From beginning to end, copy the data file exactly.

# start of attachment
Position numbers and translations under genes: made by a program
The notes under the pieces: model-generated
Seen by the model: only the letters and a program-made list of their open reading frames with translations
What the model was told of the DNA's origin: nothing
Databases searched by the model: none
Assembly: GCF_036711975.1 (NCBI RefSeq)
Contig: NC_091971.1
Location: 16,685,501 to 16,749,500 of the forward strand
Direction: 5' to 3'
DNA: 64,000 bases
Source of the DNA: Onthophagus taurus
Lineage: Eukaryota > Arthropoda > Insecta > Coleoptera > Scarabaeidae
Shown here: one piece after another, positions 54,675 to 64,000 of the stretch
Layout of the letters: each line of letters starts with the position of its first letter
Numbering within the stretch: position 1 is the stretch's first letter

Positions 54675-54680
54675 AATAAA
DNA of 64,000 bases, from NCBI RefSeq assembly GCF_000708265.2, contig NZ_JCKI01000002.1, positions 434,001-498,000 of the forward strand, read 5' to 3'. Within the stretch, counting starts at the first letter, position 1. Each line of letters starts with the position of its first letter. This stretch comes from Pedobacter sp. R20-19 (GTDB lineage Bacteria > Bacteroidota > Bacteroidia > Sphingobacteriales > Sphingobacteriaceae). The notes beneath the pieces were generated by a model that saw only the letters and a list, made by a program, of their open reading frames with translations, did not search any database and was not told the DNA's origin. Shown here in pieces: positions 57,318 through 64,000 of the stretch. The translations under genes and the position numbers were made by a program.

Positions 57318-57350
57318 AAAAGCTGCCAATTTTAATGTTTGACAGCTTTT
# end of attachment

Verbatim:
Position numbers and translations under genes: made by a program
The notes under the pieces: model-generated
Seen by the model: only the letters and a program-made list of their open reading frames with translations
What the model was told of the DNA's origin: nothing
Databases searched by the model: none
Assembly: GCF_036711975.1 (NCBI RefSeq)
Contig: NC_091971.1
Location: 16,685,501 to 16,749,500 of the forward strand
Direction: 5' to 3'
DNA: 64,000 bases
Source of the DNA: Onthophagus taurus
Lineage: Eukaryota > Arthropoda > Insecta > Coleoptera > Scarabaeidae
Shown here: one piece after another, positions 54,675 to 64,000 of the stretch
Layout of the letters: each line of letters starts with the position of its first letter
Numbering within the stretch: position 1 is the stretch's first letter

Positions 54675-54680
54675 AATAAA
DNA of 64,000 bases, from NCBI RefSeq assembly GCF_000708265.2, contig NZ_JCKI01000002.1, positions 434,001-498,000 of the forward strand, read 5' to 3'. Within the stretch, counting starts at the first letter, position 1. Each line of letters starts with the position of its first letter. This stretch comes from Pedobacter sp. R20-19 (GTDB lineage Bacteria > Bacteroidota > Bacteroidia > Sphingobacteriales > Sphingobacteriaceae). The notes beneath the pieces were generated by a model that saw only the letters and a list, made by a program, of their open reading frames with translations, did not search any database and was not told the DNA's origin. Shown here in pieces: positions 57,318 through 64,000 of the stretch. The translations under genes and the position numbers were made by a program.

Positions 57318-57350
57318 AAAAGCTGCCAATTTTAATGTTTGACAGCTTTT